This December, a group of seven graduate students from the University of Southern California’s Annenberg School for Communication and Journalism in Los Angeles will embark on a journey to India. We will be in New Delhi and Mumbai meeting with a range of stakeholders interested in how this global player is positioning itself to foreign and domestic audiences.
India is an ever-intriguing case study for scholars and practitioners alike because their public diplomacy program is quite new. India is also exciting to explore because the Public Diplomacy Division in the Ministry of External Affairs has been mandated to shepherd over track-two diplomacy as well– engaging with domestic as well as foreign audiences. Moving past the government, the Indian nonprofit and private sectors are beginning to play a role in conducting public diplomacy as well.
Issues like poverty, gender equality, and education have long been the domain of NGOs, but increasingly, the private sector is playing a role in tackling them. Corporate social responsibility is growing within India, and the government has been reaching out to Indian communities abroad to strengthen ties. With both sectors dedicated to advancing India, public-private partnerships are being created to accelerate the country’s development.
Our research will thus appraise the role of each of these actors: public, private, and nonprofit, as well as media and academia—and how they create the public diplomacy ecosystem in India. We will survey a wide range of ‘diplomacies’—from cultural to economic to citizen-powered initiatives—to understand how each of these is contributing to communicating the idea of India.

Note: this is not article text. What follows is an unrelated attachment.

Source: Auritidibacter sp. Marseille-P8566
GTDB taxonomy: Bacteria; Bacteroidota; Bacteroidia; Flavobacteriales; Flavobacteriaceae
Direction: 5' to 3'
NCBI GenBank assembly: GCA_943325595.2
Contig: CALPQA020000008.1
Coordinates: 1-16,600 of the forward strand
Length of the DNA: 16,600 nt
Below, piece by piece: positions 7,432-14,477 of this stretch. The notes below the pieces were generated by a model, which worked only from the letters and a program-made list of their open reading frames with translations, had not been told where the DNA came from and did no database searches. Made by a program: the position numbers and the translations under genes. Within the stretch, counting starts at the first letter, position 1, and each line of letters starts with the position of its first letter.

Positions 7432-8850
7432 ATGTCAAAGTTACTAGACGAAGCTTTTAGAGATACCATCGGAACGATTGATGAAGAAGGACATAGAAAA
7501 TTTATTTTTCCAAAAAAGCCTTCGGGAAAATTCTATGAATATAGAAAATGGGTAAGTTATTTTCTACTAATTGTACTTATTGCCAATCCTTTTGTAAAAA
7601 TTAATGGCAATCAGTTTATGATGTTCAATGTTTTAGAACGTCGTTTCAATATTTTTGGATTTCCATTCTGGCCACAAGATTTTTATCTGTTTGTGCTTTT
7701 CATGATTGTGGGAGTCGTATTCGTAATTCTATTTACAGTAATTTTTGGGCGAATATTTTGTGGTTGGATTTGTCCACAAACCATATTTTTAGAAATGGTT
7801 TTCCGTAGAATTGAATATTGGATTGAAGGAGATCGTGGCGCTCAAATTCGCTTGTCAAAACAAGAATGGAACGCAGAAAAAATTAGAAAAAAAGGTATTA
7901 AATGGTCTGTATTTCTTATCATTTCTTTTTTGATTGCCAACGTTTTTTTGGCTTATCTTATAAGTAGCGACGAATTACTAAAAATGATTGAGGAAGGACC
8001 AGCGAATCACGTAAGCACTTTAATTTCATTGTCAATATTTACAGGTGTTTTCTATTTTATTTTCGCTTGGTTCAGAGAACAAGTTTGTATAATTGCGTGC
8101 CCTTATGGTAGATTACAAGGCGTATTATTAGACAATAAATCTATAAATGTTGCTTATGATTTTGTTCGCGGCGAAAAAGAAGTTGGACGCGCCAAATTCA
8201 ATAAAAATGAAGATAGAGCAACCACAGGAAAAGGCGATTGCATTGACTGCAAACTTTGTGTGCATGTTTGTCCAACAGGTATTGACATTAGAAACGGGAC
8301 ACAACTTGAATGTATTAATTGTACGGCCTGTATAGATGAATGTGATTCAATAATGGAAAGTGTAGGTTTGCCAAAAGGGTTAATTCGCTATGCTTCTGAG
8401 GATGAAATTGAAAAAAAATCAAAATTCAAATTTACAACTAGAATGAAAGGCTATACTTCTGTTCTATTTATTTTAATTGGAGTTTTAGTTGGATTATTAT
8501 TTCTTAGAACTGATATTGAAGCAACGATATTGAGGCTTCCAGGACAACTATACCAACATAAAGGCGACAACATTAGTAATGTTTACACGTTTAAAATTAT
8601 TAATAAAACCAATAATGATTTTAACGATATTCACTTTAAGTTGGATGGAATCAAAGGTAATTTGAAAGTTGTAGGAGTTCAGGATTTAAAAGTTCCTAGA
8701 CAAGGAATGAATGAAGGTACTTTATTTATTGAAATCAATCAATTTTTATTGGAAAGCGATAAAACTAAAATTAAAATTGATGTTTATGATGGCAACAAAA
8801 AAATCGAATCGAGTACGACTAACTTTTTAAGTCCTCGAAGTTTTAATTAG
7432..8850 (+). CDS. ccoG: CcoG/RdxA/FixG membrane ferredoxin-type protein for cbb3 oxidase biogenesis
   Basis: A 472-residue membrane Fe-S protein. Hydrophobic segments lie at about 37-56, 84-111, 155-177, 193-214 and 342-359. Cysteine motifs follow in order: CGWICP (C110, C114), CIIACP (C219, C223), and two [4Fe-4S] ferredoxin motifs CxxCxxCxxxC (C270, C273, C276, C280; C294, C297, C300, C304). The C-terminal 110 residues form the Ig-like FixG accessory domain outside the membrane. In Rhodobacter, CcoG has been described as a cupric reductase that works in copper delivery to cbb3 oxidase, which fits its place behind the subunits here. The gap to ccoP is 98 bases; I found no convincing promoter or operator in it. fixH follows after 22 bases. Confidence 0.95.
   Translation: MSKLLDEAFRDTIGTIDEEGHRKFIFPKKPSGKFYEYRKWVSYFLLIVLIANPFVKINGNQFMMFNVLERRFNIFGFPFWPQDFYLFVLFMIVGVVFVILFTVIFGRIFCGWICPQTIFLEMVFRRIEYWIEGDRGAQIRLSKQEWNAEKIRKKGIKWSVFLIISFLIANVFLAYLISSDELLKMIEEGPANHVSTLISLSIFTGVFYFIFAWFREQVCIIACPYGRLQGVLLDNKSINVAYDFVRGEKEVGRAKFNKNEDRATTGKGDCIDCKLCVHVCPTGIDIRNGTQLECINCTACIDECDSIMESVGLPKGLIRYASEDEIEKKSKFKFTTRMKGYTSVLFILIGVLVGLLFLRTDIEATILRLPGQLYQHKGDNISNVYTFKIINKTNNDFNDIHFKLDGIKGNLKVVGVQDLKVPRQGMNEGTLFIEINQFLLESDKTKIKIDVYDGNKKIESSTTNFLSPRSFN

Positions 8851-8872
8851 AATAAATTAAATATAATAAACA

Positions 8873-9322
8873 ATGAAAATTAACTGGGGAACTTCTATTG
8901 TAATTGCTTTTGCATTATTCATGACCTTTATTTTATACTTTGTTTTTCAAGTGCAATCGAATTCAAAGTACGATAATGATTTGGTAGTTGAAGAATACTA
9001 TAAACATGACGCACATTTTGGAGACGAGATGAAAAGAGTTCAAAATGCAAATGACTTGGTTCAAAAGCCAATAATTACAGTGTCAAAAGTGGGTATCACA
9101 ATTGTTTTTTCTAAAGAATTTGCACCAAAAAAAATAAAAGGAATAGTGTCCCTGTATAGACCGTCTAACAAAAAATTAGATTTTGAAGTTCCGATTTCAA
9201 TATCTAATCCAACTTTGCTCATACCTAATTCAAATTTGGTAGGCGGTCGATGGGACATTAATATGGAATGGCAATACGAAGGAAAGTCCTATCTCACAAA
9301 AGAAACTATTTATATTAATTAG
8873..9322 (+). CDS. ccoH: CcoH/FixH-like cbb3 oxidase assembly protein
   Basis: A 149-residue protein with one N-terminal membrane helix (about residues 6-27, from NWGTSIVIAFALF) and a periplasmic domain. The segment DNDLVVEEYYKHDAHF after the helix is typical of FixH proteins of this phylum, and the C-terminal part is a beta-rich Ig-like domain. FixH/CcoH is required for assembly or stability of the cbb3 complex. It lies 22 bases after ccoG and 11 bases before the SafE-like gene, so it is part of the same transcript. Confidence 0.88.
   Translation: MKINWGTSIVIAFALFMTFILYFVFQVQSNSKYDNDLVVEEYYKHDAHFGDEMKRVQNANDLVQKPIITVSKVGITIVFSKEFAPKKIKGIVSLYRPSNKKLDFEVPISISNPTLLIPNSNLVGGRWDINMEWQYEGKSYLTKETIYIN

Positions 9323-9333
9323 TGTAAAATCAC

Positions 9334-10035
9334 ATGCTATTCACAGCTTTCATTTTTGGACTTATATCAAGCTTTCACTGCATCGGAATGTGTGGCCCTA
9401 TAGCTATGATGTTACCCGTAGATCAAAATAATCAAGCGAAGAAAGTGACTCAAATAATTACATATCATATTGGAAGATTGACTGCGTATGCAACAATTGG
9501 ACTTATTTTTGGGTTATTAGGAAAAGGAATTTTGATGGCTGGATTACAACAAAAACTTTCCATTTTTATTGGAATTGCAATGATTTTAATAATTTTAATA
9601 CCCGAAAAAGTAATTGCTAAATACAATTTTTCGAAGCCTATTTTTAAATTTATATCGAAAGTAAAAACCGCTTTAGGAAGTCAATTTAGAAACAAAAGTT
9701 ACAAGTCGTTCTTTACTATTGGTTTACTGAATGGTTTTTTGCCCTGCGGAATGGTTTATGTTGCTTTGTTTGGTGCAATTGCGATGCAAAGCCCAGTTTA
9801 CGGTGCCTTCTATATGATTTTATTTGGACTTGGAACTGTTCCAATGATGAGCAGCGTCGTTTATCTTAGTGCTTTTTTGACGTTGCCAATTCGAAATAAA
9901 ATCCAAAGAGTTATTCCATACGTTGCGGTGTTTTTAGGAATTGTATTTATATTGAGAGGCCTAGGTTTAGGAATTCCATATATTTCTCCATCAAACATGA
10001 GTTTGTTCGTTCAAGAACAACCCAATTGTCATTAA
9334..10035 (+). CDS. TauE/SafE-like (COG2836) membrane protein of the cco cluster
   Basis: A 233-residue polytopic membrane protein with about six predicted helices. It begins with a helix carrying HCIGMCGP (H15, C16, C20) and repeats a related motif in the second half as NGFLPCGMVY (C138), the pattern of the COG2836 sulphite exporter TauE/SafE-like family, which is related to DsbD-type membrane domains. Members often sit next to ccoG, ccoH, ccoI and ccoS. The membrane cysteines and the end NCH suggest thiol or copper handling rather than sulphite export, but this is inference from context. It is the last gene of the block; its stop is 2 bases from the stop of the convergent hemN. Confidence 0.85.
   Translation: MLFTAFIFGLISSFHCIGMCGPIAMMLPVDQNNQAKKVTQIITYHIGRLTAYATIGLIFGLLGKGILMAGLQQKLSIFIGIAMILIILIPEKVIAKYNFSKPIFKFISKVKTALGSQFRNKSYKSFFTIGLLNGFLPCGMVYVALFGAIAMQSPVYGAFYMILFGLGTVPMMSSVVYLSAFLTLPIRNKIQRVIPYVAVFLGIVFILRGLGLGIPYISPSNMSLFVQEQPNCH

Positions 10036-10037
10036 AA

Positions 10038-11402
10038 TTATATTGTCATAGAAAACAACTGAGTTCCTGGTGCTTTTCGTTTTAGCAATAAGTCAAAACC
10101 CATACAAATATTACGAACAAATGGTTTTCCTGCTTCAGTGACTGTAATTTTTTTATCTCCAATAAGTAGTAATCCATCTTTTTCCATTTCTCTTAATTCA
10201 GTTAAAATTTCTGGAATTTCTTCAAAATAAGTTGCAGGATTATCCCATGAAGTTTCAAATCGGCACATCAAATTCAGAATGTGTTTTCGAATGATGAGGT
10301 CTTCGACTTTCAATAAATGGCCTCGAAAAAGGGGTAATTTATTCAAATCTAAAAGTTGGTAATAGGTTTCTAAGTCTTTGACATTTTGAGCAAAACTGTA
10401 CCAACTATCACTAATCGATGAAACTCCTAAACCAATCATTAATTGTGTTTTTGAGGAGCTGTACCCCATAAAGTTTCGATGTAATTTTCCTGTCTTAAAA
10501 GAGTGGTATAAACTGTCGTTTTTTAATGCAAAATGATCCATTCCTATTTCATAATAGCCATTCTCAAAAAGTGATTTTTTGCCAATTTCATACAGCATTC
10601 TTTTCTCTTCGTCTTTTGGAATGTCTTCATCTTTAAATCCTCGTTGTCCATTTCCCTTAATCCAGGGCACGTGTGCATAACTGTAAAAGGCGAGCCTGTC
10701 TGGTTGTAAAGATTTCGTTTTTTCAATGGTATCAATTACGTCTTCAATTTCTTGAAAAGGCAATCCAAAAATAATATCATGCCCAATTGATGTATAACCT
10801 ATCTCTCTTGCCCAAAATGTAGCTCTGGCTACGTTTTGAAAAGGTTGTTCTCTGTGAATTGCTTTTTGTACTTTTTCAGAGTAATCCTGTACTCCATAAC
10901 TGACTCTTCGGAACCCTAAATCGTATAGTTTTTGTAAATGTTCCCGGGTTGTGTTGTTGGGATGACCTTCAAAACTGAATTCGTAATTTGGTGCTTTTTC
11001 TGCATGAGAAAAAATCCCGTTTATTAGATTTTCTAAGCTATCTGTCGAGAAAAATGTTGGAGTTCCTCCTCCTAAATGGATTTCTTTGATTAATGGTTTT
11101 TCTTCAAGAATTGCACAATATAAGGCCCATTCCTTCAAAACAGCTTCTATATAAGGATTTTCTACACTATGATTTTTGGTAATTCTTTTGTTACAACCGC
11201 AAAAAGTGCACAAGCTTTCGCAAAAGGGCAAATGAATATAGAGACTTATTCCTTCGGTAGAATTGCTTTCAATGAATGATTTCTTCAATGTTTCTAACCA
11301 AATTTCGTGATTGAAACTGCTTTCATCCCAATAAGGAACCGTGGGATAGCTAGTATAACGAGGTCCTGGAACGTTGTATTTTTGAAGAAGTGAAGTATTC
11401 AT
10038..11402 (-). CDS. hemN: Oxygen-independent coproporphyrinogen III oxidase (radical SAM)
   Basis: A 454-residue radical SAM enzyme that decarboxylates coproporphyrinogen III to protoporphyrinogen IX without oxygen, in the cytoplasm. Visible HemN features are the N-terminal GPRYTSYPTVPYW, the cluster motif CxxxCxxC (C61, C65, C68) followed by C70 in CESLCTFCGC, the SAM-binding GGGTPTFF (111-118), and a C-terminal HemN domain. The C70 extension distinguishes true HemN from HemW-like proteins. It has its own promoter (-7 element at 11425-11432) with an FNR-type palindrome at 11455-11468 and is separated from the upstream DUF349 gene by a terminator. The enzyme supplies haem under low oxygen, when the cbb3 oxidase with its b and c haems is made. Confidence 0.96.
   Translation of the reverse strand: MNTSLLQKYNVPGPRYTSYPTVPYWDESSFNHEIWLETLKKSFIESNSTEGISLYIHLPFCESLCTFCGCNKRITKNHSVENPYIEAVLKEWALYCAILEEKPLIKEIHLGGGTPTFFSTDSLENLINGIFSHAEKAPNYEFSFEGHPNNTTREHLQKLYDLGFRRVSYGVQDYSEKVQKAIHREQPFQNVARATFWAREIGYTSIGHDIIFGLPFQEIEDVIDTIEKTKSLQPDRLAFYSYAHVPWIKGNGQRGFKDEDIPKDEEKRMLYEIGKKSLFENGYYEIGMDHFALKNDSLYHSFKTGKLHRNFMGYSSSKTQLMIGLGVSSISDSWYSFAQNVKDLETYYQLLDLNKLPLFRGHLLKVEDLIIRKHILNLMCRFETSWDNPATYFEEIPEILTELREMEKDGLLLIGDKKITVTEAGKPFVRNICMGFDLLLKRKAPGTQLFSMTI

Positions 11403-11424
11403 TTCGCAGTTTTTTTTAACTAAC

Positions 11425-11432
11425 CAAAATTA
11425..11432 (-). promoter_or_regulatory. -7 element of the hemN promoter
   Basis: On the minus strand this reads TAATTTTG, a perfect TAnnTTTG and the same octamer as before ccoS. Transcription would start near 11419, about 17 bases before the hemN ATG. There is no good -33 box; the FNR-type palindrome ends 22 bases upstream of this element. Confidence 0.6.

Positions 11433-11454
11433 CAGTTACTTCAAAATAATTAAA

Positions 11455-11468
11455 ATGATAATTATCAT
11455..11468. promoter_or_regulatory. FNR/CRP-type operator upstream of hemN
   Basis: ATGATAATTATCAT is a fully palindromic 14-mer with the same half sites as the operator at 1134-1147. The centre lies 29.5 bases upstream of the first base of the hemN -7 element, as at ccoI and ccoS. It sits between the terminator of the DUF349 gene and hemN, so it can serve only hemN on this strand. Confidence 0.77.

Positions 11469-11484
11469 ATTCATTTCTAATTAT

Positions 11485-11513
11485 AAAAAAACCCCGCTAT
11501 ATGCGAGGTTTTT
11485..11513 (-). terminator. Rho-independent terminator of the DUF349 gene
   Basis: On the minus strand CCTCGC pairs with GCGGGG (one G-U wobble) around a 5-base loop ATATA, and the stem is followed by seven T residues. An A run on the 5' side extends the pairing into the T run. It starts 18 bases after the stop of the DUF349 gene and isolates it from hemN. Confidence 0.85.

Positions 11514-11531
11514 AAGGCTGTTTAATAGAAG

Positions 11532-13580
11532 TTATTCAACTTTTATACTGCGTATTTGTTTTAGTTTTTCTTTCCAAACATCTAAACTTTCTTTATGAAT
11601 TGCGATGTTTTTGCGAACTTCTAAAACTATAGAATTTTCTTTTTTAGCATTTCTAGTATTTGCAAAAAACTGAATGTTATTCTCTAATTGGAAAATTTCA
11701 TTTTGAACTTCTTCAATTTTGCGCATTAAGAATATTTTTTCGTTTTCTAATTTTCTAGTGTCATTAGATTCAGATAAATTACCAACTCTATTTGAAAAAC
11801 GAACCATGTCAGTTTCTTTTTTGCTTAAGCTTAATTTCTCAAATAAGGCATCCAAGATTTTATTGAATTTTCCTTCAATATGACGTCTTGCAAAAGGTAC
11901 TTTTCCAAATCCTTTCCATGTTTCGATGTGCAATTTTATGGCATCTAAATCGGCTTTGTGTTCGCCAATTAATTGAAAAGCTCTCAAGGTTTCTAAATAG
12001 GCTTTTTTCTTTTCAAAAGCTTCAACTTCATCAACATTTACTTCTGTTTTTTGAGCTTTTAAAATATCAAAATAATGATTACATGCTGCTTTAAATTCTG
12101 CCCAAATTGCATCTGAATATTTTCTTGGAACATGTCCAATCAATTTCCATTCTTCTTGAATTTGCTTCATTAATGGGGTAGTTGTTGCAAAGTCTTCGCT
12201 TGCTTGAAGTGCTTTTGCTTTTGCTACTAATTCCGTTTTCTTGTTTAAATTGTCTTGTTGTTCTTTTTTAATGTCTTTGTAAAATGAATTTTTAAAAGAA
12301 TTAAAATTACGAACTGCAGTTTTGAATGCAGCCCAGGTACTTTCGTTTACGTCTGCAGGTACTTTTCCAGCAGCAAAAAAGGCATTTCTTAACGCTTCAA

Indian soft power is on the rise, but with so many actors in this game, and so many strategies to choose from, it is even more important now to streamline the message of India abroad. India needs to evaluate what it stands for, the values it would like to share with others, and how to convey that message in an effective and credible way.
With that preface, the objectives of this research trip are:
1. Listen, take notes, and learn what India is really all about.
We’ll ask questions like: How do foreign publics understand India? How does that understanding (or lack thereof) inform policy towards India? How does India proactively communicate itself to the world, and what messages are most clearly being heard?
2. Assess India’s public diplomacy strategy.
Coming in with fresh perspective, we’ll offer our evaluation of what’s working, what’s not, and where future opportunities lie in conducting public diplomacy towards and from India.
3. Explain what public diplomacy means.
Why is a conversation about public diplomacy relevant to India? How can public diplomacy strategies be used to strengthen India’s role as a global player?
We invite your thoughts and questions on our project. Please subscribe to stay up to date! Each member of the India: Inside Out team will be writing on our particular research areas before our trip, our impressions of India upon our arrival, and once we’ve delved in, our analysis of what that public diplomacy ecosystem looks like.
– The India: Inside Out team